Most people are in that "have not tried them" category. My wife is in the "hate them" category.
I am in the "love them" category.
As I mentioned last week, Saturday was #SourBeerDay. I really thought I was going to use the "holiday" as an excuse to stop by Crooked Stave's taproom and try a couple of Chad's beers. I never got around to it. Actually, I didn't even drink a sour beer and #SourBeerDay.
But what did I do?
Well, the big Sour Beer related thing I did for #SourBeerDay weekend was to preform a sour mash of my long anticipated Rationalité Poison d'Ereeeek. I have been planning on doing this beer for some time when I saw the #SourBeerDay announcement, I decided to use that as an excuse to go ahead and finally do it.
In SheppyBrew and the Sour Mash, I talked briefly about how I was planning on doing my sour mash. Since then, I made some changes. I decided to sour mash the whole of the grain bill. I decided to not add cherry puree. I also took out the champagne yeast from the recipe.
You can, of course, look at the recipe on SheppyBrew.com on Rationalité Poison d'Ereeeek. I started brewing this batch Friday night. I mashed the grains for a couple of hours at very close to the recipe mash temperature of 154. Instead of cooling with water like the recipe calls for, I decided to just let the mash cool on its own.
Early Saturday morning (around 3:30 or so), I checked the temperature and found it was just a bit above 120. At that point, I added more grain so that the Lactobacillus on it would inoculate the mash. I purged the top of the grain bed with carbon dioxide. I also added foil to theoretically help keep oxygen out of the mash.
Laser Salt Sandy Blonde Ale. This is the first time in a long time that I have bottled a whole batch of beer. Boy, did it make me appreciate the fact that I keg most of my batches now.
I used the beer gun from a keg as a bottling bucket. This is how I bottle most of my beers now (when I bottle), using the keg as a bottling bucket. Unfortunately, this wiped out my little CO2 tank. I think I had plenty and that perhaps I overdid the purge of the sour mash. Luckily, at least, I got all but three bottles done before the CO2 ran out. Those last 3 are labeled and I will be sure to drink those first, although, the oxygen will probably not be an issue with the natural carbonation. I also almost ran out of bottle caps. I had one left at the end of the bottling.
Anyway, I got 29 12oz bottles, 7 bombers, 2 liters, and my European growler filled. They are carbonating in the basement. These will be about perfect in time to give to "Gretchen" (our gluten-sensitive friend) as thanks for watching our kids over GABF weekend.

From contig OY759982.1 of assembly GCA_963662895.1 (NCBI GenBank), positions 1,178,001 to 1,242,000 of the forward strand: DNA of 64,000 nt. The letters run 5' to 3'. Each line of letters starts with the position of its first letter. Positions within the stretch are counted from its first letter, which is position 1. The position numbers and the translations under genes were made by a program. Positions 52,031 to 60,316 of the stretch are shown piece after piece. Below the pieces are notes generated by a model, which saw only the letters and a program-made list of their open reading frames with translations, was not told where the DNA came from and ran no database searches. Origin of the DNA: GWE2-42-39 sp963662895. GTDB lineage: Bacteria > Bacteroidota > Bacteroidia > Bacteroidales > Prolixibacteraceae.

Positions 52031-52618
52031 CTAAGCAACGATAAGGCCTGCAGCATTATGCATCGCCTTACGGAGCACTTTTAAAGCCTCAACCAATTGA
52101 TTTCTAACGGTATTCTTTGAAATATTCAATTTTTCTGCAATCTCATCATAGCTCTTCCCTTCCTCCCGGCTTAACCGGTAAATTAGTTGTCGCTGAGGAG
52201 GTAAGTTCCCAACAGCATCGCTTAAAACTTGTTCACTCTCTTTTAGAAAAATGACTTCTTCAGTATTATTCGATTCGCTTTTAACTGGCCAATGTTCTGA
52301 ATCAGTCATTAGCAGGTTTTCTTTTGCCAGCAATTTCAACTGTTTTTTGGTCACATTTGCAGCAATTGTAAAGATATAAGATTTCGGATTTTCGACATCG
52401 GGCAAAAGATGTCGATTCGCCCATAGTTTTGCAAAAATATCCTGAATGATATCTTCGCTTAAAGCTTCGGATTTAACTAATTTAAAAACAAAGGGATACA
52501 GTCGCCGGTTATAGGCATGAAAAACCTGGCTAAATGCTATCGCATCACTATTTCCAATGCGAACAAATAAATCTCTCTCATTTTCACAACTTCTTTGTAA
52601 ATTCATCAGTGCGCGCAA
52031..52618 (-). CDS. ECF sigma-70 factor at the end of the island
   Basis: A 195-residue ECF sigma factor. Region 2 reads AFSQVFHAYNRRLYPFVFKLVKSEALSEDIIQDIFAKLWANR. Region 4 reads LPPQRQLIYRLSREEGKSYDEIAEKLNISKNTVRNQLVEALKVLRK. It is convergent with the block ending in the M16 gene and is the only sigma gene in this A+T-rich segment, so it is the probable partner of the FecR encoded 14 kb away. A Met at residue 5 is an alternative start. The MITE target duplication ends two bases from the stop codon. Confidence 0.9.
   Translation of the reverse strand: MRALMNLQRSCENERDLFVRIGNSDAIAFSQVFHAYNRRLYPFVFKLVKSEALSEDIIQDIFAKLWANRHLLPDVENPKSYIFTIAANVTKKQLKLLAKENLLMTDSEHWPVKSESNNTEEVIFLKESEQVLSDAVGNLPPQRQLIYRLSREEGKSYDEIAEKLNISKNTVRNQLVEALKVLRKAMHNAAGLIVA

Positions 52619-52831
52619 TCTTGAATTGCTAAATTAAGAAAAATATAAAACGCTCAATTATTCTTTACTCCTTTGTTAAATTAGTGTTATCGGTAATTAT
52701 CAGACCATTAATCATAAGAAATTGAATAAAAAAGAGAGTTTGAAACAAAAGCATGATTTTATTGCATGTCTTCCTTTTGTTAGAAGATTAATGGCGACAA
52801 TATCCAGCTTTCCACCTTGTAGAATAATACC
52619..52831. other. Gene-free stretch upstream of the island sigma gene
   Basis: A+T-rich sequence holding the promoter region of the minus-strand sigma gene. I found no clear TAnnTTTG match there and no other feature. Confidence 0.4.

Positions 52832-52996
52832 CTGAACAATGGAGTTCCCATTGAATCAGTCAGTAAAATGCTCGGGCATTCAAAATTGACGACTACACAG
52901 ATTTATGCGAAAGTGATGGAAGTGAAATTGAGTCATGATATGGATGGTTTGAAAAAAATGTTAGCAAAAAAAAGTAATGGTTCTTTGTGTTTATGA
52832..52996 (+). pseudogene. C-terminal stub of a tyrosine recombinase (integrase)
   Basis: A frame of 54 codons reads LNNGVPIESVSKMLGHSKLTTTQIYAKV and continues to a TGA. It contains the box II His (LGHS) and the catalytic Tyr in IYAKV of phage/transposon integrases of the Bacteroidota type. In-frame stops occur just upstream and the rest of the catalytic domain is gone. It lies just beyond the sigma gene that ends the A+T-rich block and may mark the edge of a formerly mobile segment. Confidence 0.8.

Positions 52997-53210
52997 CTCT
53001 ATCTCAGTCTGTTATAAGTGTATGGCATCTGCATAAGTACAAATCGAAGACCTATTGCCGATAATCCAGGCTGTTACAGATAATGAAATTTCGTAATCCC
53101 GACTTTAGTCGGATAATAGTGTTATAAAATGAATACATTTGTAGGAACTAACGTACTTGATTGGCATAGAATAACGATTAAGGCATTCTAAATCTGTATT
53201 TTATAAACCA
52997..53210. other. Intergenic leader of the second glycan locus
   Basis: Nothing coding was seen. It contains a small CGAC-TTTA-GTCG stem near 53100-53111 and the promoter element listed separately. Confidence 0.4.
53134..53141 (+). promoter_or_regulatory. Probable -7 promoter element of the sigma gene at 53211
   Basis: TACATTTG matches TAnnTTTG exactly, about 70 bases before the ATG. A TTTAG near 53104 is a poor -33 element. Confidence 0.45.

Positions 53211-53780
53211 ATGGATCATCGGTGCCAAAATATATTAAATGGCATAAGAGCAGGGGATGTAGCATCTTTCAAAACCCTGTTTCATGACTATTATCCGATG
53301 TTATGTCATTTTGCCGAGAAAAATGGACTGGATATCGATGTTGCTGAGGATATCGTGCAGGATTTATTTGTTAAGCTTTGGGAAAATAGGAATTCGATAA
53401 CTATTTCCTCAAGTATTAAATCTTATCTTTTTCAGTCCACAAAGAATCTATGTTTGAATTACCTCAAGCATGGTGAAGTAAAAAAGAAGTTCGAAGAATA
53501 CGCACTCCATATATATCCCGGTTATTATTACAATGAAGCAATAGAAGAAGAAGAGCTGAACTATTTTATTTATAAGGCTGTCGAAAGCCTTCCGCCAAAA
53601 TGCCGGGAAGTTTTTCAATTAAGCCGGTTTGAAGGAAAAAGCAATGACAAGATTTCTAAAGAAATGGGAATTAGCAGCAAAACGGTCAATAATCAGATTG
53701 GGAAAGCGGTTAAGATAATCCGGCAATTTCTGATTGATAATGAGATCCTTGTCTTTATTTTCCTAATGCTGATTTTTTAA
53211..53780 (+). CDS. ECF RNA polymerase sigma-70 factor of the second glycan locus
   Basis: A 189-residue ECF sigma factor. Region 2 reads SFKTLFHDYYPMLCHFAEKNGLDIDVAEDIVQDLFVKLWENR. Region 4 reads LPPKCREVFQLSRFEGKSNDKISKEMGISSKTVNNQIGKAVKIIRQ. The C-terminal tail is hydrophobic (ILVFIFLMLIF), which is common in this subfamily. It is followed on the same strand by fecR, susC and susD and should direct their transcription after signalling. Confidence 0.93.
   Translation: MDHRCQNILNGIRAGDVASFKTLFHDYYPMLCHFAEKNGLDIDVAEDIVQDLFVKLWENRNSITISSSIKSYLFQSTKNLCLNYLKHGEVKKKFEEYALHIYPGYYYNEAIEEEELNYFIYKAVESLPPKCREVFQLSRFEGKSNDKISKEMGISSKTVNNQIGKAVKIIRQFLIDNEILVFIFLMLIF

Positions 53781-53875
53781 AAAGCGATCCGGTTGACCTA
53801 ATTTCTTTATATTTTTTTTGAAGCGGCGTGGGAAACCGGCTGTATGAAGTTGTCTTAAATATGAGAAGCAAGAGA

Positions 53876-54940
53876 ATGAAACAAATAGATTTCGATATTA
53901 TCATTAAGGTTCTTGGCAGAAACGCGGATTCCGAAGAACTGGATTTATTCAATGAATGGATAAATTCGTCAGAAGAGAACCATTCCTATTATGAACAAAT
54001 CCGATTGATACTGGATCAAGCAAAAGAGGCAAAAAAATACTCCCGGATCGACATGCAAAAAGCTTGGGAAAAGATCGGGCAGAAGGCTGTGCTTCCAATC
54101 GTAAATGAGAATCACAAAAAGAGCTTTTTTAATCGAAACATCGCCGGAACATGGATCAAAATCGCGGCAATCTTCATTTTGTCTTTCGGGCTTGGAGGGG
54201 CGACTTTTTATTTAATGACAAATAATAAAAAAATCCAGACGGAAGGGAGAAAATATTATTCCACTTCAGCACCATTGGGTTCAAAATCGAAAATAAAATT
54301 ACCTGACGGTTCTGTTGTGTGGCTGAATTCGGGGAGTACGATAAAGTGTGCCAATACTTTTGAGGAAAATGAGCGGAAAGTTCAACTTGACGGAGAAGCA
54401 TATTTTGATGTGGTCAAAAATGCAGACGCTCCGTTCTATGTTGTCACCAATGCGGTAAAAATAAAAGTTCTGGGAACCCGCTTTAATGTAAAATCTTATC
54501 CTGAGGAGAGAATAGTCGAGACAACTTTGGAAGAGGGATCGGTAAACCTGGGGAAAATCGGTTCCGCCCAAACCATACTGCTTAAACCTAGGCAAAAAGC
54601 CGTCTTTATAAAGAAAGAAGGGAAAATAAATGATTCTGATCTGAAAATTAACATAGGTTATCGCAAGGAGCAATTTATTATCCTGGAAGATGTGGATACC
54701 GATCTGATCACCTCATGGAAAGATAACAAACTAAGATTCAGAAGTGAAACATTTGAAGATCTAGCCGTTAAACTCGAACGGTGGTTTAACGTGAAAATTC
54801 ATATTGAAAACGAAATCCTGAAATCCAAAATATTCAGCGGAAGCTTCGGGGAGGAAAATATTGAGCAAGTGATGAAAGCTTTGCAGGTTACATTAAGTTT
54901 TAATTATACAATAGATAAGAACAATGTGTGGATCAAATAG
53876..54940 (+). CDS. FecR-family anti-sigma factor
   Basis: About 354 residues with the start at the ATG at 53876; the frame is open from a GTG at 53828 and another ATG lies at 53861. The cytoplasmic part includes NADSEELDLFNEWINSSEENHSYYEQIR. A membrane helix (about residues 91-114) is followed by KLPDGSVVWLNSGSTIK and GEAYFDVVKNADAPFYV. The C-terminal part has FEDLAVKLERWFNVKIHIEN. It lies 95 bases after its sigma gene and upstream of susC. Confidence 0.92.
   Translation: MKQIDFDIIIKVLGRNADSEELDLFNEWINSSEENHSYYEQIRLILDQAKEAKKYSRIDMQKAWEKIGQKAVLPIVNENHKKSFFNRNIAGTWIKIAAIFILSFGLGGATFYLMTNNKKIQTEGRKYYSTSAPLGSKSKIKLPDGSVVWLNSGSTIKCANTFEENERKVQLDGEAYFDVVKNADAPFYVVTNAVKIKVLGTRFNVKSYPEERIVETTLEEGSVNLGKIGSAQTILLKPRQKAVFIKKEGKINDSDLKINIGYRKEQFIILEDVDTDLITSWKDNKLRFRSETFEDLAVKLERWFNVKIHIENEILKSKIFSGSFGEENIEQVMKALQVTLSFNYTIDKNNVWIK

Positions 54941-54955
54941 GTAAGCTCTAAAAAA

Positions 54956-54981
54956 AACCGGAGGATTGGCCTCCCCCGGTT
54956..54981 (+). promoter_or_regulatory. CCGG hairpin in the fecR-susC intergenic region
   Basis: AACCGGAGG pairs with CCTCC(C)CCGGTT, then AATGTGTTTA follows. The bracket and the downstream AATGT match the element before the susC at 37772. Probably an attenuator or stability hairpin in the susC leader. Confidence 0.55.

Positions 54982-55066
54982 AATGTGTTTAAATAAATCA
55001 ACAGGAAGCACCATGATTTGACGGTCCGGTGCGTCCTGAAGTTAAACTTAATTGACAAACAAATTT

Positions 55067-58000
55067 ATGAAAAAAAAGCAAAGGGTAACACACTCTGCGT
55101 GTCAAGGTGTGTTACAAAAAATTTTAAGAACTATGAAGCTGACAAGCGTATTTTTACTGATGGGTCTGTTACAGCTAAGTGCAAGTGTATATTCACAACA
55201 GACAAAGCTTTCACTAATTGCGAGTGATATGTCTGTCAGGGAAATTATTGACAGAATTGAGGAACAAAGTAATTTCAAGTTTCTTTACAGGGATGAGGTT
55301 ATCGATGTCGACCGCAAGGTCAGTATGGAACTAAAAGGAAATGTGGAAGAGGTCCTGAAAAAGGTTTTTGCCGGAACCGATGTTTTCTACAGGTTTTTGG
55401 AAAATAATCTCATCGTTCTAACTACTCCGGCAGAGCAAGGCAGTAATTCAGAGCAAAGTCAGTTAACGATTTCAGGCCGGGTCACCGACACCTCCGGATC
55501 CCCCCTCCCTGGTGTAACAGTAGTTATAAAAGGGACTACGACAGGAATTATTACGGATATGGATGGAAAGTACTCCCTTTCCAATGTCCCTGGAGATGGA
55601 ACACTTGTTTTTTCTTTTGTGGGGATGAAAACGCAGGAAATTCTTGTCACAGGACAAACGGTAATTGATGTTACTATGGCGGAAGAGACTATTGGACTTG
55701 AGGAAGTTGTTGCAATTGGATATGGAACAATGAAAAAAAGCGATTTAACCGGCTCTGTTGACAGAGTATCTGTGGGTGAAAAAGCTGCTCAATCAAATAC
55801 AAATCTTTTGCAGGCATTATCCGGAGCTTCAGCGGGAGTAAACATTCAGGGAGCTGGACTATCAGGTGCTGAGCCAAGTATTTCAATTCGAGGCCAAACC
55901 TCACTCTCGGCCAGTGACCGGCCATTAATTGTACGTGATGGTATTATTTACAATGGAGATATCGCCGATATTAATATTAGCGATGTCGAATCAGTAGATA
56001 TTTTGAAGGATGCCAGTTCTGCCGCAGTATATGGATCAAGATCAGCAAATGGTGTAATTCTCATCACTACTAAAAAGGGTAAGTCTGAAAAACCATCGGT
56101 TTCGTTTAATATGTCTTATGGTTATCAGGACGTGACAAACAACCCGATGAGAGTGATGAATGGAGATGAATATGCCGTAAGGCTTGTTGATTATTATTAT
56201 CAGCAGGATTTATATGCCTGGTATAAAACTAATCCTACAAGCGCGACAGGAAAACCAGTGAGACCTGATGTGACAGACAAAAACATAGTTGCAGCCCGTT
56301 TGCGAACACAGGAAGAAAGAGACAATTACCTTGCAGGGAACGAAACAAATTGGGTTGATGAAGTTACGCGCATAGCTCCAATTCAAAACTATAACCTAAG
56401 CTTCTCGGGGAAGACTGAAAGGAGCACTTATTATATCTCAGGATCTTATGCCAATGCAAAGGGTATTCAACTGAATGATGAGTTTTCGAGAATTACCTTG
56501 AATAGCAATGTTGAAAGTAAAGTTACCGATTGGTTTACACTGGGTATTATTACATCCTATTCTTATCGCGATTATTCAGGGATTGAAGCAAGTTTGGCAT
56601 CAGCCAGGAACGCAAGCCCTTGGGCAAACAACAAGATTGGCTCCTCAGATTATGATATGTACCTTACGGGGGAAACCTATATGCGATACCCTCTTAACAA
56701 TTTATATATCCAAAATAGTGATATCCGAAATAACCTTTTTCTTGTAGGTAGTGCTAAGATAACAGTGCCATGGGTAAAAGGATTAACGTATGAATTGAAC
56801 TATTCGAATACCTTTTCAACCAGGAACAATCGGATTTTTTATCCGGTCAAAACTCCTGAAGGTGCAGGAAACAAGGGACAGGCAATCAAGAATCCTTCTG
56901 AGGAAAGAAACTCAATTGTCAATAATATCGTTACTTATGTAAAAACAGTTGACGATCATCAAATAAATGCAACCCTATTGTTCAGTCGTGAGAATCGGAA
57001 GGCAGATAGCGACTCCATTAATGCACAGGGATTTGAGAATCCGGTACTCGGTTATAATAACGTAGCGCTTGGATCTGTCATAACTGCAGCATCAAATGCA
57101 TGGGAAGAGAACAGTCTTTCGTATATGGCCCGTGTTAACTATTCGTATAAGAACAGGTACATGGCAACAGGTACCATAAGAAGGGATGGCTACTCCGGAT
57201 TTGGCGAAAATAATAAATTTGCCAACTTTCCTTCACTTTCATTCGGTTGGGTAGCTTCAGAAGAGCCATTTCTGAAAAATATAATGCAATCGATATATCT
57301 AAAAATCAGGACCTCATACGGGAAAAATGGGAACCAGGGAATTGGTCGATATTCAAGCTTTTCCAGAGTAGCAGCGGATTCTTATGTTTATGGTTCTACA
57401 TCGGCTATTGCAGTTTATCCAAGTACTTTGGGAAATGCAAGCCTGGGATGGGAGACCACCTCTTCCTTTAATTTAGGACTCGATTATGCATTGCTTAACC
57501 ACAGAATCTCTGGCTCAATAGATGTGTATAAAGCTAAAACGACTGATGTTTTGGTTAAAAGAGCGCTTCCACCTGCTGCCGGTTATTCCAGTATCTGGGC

So, I had bottling done early in the morning.
The Shepards decided to ride our bikes in Denver most of the day.
After the bike ride, I dragged the family to Strange Brewing Company where I was hoping to get a sour beer for #SourBeerDay. They didn't have anything sour. The closest they had was their Cherry Kriek. I remember this being more sour last time I tried it. It was not really sour at all this time. Oh well.
After getting home, late in the afternoon, I dipped my finger into the sour mash, and tasted the liquid that came up. It was a nice clean lactic acid sour. Very nice.
It was not until late at night that the temperature of the mash was at about 100. At that point, I boiled a little under a gallon of water and mixed it in. This brought the temperature up to 120 for the night. As I had run out of CO2 in my small tank, I didn't purge the mash again. I did cover with wrap in hopes of reducing oxygen exposure.
The next day, before church, I sparged the mash into my brew pot. Unfortunately, the liquid did not taste quite as clean as it had the day before. It was a bit vinegary, which means it was exposed to too much oxygen. I probably should have drained and sparged when I tasted the nice clean sour. Live and learn I guess. I am not sure if the vinegar flavor will age out at all. We will see.
The brew day was pretty typical. I got about 6 gallons of wort into the fermentor and pitched the yeast in the mid-60s. My OG was right on the 1.052 I had planned for, although I did dilute with about half a gallon of water to get it down to the that 1.052.
The next day, the fermentation had taken off. I added a blow-off tube which was needed before the end of fermentation day 2.
After the fermentation slows down, I will rack into a secondary carboy. I'll probably let you know how it tastes at that point.
So, at this point the jury is out on SheppyBrew's first ever sour mash. I guess we will see how it turns out.
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